We can’t just sit still and do nothing. One obvious way to prompt our elected representatives is being irritating. Mark Kingwell, a professor of philosophy at the University of Toronto, likens this to a lump of foreign matter that enters a complacent system and induces a kind of internal instability. Kingwell analogizes it to the abrasive grain of sand that slips inside an oyster’s shell and in attempting to stabilize itself, the oyster creates something new and beautiful.
In my previous blog I wrote about democracy without elections and this is possible if the people can just be irritating enough to compel their representatives to implement the democratic provisions of the Constitution that allow the people to directly enact laws by initiative and referendum. Rule of or by the people is ingrained in the 1987 Philippine Constitution. Section 1, Article II states that “sovereignty resides in the people and all government authority emanates from them.” Under Section 2, Article XVII, amendments to the Constitution may be directly proposed by the people through initiative, and under Section 32, Article VI, the people can also directly propose and enact laws or approve or reject any act or law through a system of initiative and referendum. In 1989, Congress passed Republic Act No. 6735, “The Initiative and Referendum Act,” the enabling legislation to the aforementioned constitutional provisions.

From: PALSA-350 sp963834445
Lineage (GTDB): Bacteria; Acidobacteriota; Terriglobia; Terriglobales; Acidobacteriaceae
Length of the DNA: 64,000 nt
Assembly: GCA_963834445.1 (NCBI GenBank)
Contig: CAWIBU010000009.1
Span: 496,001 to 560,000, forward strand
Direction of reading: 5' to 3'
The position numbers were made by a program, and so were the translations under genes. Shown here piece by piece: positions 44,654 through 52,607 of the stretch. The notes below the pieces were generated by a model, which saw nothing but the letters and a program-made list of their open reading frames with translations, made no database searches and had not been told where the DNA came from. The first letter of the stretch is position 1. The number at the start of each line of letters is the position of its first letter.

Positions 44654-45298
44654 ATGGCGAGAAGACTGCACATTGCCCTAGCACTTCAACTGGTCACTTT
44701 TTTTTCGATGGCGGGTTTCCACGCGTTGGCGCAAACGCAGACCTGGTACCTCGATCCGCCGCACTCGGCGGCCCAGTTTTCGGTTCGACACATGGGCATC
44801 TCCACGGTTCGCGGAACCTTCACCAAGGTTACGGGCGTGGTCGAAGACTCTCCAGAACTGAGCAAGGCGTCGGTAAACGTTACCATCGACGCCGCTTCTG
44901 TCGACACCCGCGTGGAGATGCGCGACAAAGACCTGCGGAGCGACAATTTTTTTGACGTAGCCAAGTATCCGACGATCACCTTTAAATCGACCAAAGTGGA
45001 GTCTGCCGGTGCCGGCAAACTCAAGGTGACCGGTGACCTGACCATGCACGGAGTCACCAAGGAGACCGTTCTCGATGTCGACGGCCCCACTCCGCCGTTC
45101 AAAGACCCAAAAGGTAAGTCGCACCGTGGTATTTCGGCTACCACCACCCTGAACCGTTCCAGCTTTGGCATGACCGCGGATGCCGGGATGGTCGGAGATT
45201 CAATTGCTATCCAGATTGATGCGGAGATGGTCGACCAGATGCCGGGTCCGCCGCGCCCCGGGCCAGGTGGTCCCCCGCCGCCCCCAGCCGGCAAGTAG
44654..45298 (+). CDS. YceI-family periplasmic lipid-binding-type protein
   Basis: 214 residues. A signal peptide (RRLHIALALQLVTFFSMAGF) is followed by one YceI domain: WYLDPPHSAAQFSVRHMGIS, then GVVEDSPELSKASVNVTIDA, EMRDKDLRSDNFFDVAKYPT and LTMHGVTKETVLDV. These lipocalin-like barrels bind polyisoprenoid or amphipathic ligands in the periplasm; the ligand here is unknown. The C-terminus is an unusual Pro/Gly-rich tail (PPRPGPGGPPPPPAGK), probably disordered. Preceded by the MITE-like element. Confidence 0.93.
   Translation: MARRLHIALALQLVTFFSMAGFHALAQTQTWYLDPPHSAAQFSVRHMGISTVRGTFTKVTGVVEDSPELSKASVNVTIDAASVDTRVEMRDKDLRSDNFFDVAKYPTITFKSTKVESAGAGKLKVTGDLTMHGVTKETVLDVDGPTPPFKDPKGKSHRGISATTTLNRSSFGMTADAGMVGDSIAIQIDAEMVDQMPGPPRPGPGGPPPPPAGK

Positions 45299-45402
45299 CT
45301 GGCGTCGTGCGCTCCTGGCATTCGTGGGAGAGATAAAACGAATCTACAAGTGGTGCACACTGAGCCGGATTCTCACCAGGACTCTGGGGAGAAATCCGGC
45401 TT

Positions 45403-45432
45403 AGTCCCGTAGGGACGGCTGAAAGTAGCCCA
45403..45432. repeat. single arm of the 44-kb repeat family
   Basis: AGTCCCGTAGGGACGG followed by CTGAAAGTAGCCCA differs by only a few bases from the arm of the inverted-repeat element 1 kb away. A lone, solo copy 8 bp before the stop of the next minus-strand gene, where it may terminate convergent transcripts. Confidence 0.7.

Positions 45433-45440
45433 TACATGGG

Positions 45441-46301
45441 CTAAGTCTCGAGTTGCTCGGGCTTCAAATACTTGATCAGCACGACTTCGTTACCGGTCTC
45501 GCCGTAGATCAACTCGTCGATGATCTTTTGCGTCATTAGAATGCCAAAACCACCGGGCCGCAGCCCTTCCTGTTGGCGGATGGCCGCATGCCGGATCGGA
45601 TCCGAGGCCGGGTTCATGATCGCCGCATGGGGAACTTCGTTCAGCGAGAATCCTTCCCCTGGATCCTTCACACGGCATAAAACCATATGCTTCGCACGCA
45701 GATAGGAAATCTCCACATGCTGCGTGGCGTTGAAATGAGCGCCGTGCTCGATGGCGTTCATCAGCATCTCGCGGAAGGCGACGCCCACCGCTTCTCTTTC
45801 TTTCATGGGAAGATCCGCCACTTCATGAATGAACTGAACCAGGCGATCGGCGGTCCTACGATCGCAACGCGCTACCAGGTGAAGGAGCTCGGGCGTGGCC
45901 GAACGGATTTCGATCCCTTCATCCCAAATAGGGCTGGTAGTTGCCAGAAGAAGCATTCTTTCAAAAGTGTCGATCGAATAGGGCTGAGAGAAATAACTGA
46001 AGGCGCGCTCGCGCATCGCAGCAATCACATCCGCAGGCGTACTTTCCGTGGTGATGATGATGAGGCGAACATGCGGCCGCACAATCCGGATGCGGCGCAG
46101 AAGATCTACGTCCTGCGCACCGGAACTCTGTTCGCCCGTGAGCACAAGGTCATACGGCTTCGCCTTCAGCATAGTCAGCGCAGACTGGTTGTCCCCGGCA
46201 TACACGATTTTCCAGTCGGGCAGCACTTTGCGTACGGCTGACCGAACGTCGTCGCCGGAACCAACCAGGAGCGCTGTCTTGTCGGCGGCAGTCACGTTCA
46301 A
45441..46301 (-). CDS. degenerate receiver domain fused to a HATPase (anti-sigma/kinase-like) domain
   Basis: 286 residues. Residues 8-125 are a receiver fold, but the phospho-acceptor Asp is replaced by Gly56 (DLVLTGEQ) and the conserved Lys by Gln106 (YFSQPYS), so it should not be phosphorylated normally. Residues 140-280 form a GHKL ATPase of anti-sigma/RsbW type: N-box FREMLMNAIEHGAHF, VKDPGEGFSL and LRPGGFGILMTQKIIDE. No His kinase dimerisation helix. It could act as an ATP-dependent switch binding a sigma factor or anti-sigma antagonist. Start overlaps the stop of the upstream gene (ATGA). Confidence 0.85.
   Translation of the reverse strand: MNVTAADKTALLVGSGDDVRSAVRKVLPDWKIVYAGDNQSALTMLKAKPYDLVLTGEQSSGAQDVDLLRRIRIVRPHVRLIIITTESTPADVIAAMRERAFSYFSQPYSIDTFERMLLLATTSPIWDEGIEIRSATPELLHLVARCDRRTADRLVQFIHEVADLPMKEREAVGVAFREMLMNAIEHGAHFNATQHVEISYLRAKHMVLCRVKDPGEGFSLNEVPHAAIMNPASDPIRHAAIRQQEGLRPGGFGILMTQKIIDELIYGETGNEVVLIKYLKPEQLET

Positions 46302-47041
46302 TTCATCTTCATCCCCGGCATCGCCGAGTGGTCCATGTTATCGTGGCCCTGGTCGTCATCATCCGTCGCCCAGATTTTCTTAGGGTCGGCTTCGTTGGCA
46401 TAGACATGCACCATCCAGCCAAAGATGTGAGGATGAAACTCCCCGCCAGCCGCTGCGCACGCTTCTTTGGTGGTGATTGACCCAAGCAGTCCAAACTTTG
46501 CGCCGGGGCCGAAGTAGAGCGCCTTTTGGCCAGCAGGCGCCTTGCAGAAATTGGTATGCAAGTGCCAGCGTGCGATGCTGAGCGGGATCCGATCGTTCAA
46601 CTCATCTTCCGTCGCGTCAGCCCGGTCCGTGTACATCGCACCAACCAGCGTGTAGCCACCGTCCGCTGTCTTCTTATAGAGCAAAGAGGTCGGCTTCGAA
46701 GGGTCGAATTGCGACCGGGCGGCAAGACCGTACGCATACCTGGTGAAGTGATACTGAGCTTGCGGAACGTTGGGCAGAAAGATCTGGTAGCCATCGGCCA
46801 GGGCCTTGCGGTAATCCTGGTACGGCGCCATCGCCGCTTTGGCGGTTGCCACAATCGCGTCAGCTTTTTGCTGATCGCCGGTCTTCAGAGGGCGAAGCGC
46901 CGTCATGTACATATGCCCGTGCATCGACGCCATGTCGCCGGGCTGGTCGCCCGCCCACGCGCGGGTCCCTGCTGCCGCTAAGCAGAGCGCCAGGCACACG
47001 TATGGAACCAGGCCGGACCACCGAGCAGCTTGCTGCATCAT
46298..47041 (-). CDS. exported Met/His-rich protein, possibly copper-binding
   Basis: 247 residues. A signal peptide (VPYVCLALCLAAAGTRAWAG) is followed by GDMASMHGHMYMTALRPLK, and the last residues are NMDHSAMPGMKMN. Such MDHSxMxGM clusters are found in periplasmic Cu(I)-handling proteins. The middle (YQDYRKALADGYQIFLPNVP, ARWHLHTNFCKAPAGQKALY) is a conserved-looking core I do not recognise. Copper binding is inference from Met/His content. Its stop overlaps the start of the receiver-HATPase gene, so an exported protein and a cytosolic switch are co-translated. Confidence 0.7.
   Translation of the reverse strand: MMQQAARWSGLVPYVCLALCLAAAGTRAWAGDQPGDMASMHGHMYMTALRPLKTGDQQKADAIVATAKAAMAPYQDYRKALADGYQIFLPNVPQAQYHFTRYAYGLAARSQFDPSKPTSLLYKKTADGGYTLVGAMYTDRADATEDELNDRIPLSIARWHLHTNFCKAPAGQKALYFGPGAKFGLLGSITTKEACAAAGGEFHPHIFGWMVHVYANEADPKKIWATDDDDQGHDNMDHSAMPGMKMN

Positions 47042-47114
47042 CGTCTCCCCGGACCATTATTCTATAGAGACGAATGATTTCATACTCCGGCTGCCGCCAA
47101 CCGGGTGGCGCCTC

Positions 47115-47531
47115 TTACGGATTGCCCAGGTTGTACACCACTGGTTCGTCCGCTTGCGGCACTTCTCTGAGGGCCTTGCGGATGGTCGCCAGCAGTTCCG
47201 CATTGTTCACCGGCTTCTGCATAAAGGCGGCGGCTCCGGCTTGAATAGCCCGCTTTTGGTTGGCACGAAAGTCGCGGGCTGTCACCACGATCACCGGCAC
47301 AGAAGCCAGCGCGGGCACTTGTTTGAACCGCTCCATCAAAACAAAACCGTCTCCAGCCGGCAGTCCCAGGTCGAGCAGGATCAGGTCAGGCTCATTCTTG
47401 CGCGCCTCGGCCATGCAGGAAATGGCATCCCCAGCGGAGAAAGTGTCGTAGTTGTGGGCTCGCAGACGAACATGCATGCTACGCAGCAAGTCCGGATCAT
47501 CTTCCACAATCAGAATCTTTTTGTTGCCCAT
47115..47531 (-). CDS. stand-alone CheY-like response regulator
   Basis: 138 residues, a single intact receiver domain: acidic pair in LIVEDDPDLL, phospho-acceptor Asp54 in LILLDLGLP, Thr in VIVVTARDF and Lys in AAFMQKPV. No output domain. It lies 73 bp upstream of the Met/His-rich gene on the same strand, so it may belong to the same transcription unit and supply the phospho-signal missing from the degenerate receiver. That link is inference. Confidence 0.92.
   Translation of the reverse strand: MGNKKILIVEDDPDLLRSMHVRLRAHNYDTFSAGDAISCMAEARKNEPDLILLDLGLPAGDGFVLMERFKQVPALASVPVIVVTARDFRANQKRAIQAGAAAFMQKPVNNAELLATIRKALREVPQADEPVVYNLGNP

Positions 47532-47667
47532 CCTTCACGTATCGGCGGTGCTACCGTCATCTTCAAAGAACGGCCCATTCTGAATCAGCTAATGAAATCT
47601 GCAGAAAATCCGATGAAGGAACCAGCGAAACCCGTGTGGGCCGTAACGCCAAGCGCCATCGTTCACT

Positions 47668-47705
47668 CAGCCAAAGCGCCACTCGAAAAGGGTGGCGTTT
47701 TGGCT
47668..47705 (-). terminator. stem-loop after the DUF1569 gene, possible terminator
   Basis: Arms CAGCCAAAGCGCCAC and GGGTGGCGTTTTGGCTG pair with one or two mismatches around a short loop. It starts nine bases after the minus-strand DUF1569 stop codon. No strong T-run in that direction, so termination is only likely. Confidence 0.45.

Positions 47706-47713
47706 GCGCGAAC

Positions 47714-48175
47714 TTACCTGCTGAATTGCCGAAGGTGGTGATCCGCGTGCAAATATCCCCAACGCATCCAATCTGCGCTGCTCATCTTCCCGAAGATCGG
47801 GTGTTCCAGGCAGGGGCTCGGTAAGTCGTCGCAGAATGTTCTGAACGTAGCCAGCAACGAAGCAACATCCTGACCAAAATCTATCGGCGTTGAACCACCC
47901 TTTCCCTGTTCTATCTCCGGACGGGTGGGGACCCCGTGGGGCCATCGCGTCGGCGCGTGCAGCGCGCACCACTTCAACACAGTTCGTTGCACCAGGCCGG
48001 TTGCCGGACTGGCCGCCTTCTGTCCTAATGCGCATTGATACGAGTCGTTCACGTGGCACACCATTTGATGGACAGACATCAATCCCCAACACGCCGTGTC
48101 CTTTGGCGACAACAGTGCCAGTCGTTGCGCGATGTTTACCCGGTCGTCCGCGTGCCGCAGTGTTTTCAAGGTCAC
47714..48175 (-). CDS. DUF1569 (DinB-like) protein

Interestingly in 1997, the Philippine Supreme Court on three occasions examined and rejected RA 6735, but only insofar as the law was supposed to implement the system of initiative on amendments to the Constitution. In its decision, the Supreme Court ruled that Congress downgraded the importance or paramountcy of the system of initiative as envisioned in the Constitution and merely paid lip service to it. The original decision declared RA 6735 incomplete or inadequate in spelling out the essential terms and conditions for implementing the system of initiative on constitutional amendments.
The Supreme Court would revisit the same law in 2006 after the Comelec junked a proposed initiative by the Sigaw ng Bayan Movement to amend the Constitution which would change the government into a parliamentary system. Comelec dismissed the petition of Sigaw ng Bayan and the Union of Local Authorities of the Philippines to verify signatures they have gathered in support of their petition. Malacanang was rumored to have backed the petition and even government funds were allegedly used in procuring the supporting signatures.
Again, the Supreme Court voted to uphold its previous ruling in 1997, this time arguing that the proposed changes being sought by the petitioners would constitute a major constitutional overhaul. According to the Supreme Court, the “people’s initiative” as envisaged in the Philippine Constitution can only be used for lesser amendments. The high court also took notice of the alleged deceptive signatures gathered to support the petition and ruled that it cannot therefore allow such constitutionally infirm initiative to desecrate the Constitution.
Arguably, the Supreme Court’s decision was obviously politically motivated, but the onus should really rest on the proponents of the initiative to show they have satisfied the constitutional requirements and that the proposed parliamentary system was not motivated by selfish interests. The stakes were high in 1997 and 2006 because both the initiatives were intended to amend or revise the Constitution. Instead of stoking the divisions that were breaking the country apart as to whether to proceed with the revision of the Constitution, the Supreme Court decided to thread its grounds very lightly by preserving the status quo.